For More Information
Graduate Program Chair in Composition and Theory, David Rakowski
Graduate Program Chair in Musicology, Allan R. Keiler
Joint MA Adviser in Music & Women's, Gender, and Sexuality Studies, Allan R. Keiler
For more information about admissions, financial aid, and student services, please visit the Graduate School of Arts and Sciences.
Composition and Theory Ph.D.
Since teaching is an important aspect of graduate training, graduate students receive assignments as teaching fellows for music courses during their second, third, fourth and fifth years of training. Responsibilities include course preparation, lecturing, administering and grading exams, and meeting individually with undergraduates. The culminating doctoral thesis consists of an extensive original composition and a written analytical thesis. Students who complete the Ph.D. program have gone on to successful careers in composition and in teaching at colleges and universities throughout the country. A partial list of graduate alumni and placement can be downloaded via this link: Graduate Alumni.
The basic requirements for the Ph.D. program include:
- Sixteen courses at the graduate level.
- Teaching: preparation of graduate students for teaching careers is an integral part of the Ph.D. programs in music. Beginning with the second year of residence, doctoral candidates in composition participate as teaching fellows in the relevant undergraduate courses, for a minimum of seven semesters. All teaching comes under the guidance of the primary course instructors and the department chair.
- Satisfactory completion of the language requirement in one language (French, German, Italian, or another language by petition).
- Examinations: general examinations during the second year. Oral qualifying examination in the third year.
- Dissertation: an original musical composition and a thesis on a theoretical or analytical subject. Two copies of the thesis, as well as an abstract not to exceed 350 words in length, should be submitted to the program chair no later than December 1 for a February degree, or March 1 for a May degree, of the academic year in which the Ph.D. degree is to be conferred. Upon completion of the thesis, the candidate is expected to defend it in a final oral examination.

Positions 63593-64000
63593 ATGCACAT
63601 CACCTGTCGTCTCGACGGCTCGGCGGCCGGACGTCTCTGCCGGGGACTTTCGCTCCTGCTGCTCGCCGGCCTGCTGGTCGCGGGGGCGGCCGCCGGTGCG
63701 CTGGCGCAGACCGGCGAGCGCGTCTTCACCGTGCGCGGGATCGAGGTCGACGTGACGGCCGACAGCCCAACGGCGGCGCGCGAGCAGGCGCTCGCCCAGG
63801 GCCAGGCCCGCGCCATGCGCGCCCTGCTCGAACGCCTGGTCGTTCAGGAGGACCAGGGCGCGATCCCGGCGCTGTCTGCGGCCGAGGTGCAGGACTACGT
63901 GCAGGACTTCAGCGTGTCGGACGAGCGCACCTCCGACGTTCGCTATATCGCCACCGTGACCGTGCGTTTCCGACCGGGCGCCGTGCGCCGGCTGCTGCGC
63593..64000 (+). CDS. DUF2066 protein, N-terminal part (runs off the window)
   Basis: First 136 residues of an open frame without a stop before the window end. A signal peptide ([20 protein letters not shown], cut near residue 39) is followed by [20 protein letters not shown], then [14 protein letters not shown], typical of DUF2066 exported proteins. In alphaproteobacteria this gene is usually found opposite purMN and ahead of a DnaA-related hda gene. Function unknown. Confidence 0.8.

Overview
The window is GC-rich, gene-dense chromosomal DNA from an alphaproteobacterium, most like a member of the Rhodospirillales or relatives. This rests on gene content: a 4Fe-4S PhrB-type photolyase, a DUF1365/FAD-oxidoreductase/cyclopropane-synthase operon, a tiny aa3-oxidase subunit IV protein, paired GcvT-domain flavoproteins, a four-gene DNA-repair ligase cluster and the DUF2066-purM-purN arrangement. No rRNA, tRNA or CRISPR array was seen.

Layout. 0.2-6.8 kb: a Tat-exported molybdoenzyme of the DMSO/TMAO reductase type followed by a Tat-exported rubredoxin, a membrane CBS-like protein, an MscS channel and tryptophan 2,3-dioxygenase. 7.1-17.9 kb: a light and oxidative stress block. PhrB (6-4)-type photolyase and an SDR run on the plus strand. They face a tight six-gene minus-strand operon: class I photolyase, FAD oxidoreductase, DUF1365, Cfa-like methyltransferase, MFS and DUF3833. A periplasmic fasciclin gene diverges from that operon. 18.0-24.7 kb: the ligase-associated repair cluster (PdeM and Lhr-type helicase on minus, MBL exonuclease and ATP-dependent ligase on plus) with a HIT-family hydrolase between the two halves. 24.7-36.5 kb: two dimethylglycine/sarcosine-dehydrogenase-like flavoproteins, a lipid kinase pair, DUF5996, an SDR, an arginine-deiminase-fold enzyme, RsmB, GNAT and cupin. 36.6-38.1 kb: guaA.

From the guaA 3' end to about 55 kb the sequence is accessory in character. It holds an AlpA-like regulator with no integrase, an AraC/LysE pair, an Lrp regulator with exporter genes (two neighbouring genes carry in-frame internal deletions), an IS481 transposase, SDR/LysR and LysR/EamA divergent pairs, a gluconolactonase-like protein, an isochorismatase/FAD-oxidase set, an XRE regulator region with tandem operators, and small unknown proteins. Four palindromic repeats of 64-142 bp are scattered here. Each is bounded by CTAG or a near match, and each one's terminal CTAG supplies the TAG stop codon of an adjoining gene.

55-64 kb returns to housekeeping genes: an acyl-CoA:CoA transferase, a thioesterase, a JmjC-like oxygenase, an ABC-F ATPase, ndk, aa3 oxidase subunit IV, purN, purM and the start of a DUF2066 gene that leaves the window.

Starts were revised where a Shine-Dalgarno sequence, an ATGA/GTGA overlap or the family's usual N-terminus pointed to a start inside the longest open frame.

- Three years of residency.
- Attendance at departmental composition colloquia.
Boston Area Graduate Consortium: for cross registration at other institutions
This consortium allows for Brandeis graduate students to take graduate level courses at Boston College, Boston University, and Tufts University as part of their tuition at Brandeis. A full-time graduate student in the Graduate School of Arts and Sciences is permitted to enroll in no more than one graduate cross-registered course each term. This should be viewed as an opportunity to enhance their graduate experience, and not as a substitute for courses already offered at Brandeis. Graduate students wishing to consider this option must first discuss it with their Graduate Program Chair. Learn more about the Graduate Consortium.
Students admitted to the Ph.D. program are offered full tuition and living stipend by the Graduate School of Arts and Sciences, which is renewable based on successful academic progress for a total of 5 years. Information about this and other sources of funding may be found on the GSAS website. GSAS also offers graduate student awards, prizes, and annual travel grants for presentations of works.
Applicants are asked to apply directly to the Graduate School of Arts and Sciences using the online application procedure Apply Online. The deadline for applications for admission for the fall semester is January 15. Students are not admitted to the Ph.D. program during mid-year. GRE scores are recommended, as well as English proficiency exam scores when applicable.
Application Fee: check the GSAS Admissions site for the fee, which must accompany the application. Applications will not be considered without payment of the application fee. Current Brandeis students are exempted from paying the application fee.